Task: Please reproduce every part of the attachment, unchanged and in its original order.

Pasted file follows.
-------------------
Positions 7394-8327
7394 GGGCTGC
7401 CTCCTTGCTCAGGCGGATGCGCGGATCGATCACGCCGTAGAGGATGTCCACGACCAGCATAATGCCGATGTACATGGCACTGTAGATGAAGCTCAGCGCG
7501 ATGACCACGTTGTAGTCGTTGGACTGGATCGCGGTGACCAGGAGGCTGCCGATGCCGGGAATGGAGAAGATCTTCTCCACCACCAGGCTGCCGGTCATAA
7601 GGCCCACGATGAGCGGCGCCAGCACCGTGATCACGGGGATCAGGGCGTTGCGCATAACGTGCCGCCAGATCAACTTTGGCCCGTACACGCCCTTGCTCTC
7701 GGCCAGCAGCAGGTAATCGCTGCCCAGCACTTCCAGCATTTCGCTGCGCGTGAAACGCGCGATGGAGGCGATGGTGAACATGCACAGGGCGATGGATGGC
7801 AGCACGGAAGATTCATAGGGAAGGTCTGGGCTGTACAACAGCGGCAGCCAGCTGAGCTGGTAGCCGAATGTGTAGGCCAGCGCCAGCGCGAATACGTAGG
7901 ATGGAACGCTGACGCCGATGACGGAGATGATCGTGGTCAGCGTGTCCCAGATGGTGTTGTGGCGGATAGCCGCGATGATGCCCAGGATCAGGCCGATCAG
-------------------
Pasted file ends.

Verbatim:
Positions 7394-8327
7394 GGGCTGC
7401 CTCCTTGCTCAGGCGGATGCGCGGATCGATCACGCCGTAGAGGATGTCCACGACCAGCATAATGCCGATGTACATGGCACTGTAGATGAAGCTCAGCGCG
7501 ATGACCACGTTGTAGTCGTTGGACTGGATCGCGGTGACCAGGAGGCTGCCGATGCCGGGAATGGAGAAGATCTTCTCCACCACCAGGCTGCCGGTCATAA
7601 GGCCCACGATGAGCGGCGCCAGCACCGTGATCACGGGGATCAGGGCGTTGCGCATAACGTGCCGCCAGATCAACTTTGGCCCGTACACGCCCTTGCTCTC
7701 GGCCAGCAGCAGGTAATCGCTGCCCAGCACTTCCAGCATTTCGCTGCGCGTGAAACGCGCGATGGAGGCGATGGTGAACATGCACAGGGCGATGGATGGC
7801 AGCACGGAAGATTCATAGGGAAGGTCTGGGCTGTACAACAGCGGCAGCCAGCTGAGCTGGTAGCCGAATGTGTAGGCCAGCGCCAGCGCGAATACGTAGG
7901 ATGGAACGCTGACGCCGATGACGGAGATGATCGTGGTCAGCGTGTCCCAGATGGTGTTGTGGCGGATAGCCGCGATGATGCCCAGGATCAGGCCGATCAG